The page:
I made my way eastwards from the stadium, towards the park and then the canal beside which I hoped to walk south.  But before I got there, I encountered this:

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This footbridge is to be found next to the level crossing at the north end of Northumberland Park railway station.  I climbed up on the footbridge and took this shot, looking south, of that railway station:

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My main reason for showing this is to show you how far away the Big Things of the City are from this vantage point.  This sort of circumstance being why God invented zoom lenses.  Look what happened when I cranked up my zoom, on my trusty Panasonic Lumix FZ200.

What you see here is the miniscule portion of the above view that you see if you follow the railway lines straight to the horizon, and then shift a tiny bit to the left, just past that big spikey thing, to those tiny little things sticking up, just beyond the big spike and to its left, as we look:

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And what we see is that those tiny things are the Big Things of the City of London.  Gherkin.  Cheesegrater.  Shard.  Plus intervening clutter of course.

Over to the far left of the station view photo you can also make out the towers of Docklands.  But they aren’t that special to look at.  If it weren’t for the pointy one, you’d hardly know how to spot them, because they’d just be a few anonymous lumps.  What Docklands needs is a mega-skyscraper of a distinctive design.  Maybe a thin tower, with a huge revolving restaurant at the top.  Something along those lines.  But I fear that the nearby presence of City Airport would make that impossible, for the time being anyway.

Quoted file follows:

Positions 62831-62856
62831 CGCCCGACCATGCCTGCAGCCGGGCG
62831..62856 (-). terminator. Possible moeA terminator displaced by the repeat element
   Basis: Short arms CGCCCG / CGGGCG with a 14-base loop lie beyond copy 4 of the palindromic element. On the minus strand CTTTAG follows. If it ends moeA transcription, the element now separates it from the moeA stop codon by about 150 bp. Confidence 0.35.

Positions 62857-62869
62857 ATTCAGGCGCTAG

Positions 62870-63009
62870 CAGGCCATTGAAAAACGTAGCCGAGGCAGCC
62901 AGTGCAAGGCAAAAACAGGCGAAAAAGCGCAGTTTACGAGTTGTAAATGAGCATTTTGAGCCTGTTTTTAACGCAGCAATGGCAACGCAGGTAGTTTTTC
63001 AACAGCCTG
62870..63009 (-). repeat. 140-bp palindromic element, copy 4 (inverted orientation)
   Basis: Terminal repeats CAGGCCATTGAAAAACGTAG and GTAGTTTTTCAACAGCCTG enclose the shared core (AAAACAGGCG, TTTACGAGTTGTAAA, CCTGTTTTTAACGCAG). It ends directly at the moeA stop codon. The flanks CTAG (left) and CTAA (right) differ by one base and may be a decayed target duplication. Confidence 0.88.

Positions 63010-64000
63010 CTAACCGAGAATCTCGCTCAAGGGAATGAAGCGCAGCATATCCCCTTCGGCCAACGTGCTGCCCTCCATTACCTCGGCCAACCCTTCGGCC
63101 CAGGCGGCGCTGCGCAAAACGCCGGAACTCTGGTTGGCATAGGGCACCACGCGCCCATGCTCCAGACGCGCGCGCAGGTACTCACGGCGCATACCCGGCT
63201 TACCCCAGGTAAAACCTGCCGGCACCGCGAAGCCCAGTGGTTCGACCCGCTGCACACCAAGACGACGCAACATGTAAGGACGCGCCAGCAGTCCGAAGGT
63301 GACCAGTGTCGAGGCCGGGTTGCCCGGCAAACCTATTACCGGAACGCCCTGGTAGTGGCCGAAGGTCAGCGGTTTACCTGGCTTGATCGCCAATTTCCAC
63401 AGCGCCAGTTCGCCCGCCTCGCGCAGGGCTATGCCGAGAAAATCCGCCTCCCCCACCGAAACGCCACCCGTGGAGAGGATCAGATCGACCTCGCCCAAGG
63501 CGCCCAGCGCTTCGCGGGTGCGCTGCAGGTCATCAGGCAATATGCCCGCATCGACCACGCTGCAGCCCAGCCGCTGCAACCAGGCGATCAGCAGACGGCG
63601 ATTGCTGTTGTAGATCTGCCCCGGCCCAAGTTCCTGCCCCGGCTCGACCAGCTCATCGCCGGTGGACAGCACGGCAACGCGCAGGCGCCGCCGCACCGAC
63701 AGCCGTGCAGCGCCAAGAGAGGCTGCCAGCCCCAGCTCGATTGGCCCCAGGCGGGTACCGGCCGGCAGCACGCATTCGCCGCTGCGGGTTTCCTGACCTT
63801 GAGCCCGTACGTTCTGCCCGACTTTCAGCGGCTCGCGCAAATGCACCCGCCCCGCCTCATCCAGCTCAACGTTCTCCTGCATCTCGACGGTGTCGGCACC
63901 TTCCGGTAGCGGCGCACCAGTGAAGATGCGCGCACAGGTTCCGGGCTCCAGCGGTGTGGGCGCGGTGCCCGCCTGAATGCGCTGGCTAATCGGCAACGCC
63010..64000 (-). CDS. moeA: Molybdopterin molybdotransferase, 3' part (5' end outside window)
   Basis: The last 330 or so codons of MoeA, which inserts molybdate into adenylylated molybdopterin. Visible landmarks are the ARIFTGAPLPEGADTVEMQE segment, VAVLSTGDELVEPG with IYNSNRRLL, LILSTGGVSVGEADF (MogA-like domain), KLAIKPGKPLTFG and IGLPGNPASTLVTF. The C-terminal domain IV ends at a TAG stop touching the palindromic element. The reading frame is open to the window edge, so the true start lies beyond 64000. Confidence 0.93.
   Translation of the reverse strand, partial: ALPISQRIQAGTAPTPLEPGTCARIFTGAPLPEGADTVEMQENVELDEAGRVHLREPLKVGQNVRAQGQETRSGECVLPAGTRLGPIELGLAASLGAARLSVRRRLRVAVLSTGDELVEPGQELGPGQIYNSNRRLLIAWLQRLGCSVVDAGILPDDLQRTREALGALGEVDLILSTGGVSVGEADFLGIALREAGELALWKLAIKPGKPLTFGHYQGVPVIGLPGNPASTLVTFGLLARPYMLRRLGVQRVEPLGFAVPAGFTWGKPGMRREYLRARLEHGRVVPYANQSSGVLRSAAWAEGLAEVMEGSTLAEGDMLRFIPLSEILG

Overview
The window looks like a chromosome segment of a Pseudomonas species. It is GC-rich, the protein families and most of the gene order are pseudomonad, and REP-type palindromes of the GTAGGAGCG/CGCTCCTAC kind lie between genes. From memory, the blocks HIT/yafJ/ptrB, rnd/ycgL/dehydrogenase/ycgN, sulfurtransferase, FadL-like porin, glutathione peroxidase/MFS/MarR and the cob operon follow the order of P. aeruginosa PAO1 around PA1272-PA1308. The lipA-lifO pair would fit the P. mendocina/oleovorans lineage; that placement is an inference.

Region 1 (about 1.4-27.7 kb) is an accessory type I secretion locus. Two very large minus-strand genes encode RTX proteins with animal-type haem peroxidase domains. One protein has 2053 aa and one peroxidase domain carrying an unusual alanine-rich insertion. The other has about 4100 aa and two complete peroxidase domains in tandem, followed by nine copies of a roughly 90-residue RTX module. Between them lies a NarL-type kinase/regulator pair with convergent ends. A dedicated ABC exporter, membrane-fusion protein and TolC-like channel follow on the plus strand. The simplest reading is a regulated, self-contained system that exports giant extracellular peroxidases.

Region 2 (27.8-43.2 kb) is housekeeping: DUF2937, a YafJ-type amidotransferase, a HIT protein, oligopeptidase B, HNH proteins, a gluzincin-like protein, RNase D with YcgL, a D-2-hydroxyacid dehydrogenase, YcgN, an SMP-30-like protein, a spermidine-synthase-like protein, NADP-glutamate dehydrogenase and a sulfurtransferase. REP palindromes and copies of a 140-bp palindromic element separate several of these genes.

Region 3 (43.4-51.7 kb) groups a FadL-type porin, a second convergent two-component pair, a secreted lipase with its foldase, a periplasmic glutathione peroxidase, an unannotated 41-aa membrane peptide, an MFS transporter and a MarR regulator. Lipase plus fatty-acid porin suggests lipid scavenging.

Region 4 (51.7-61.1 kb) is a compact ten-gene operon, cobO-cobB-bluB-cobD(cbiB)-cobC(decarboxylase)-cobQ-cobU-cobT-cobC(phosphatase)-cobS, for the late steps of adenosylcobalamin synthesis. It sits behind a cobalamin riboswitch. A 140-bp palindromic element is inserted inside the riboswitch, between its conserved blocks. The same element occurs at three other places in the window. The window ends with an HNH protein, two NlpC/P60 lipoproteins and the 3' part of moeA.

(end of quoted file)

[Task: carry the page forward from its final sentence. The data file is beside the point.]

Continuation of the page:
Wednesday April 19 2017

Last August, in Gabriel’s Wharf:

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Really annoying day, making very little progress on about half a dozen different fronts.

Tuesday April 18 2017

I just spent about an hour working on today’s posting, but it got stuck, and complicated, as postings will.  So here is a shiny car to fill today’s void, photoed this afternoon, in Mayfair:

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It’s the younger, racier brother of this shiny car, which I encountered in 2015.

I still hate and fear golf.

Monday April 17 2017

Then being five and a half years ago, with a sunset behind it and some birds in front of it:

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The structure in the foreground there is …:

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… which is on the other side of the River from me, across Vauxhall Bridge Road and turn ride along the path next to the River.

Right now, Battersea Power Station is in a rather different state, which you can actually see rather well in that famous view from Ebury Bridge Road, looking out over the railway lines that leave Victoria to go south over the River:

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The whole area, in it and around it, is being turned into apartments.  They’re even going to have their own new tube station, at the far end of a new bit of the Northern Line.

On the same day I took this photo (and all the other photos mentioned in that posting (most especially these ones)), I also took these photos of what is happening in and around the Power Station:

imageimageimageimageimage

The first one there was taken from Battersea Park railway station, the other two shots from nearer to all the building.  That fake-up of how it will look tells you ... how it will look.  If you are a helicopter traveller.

What’s happening in Battersea is the one great exception to the otherwise inexorable drift of London’s centre of gravity eastwards.

Sunday April 16 2017

Lincoln Paine is an admirably ambitious historian.  Here is the first sentence (to be found on page 3 of my paperback (but still very big) edition) of the introduction of Paine’s very big book, The Sea and Civilization, which is 744 pages long and which I have just started reading: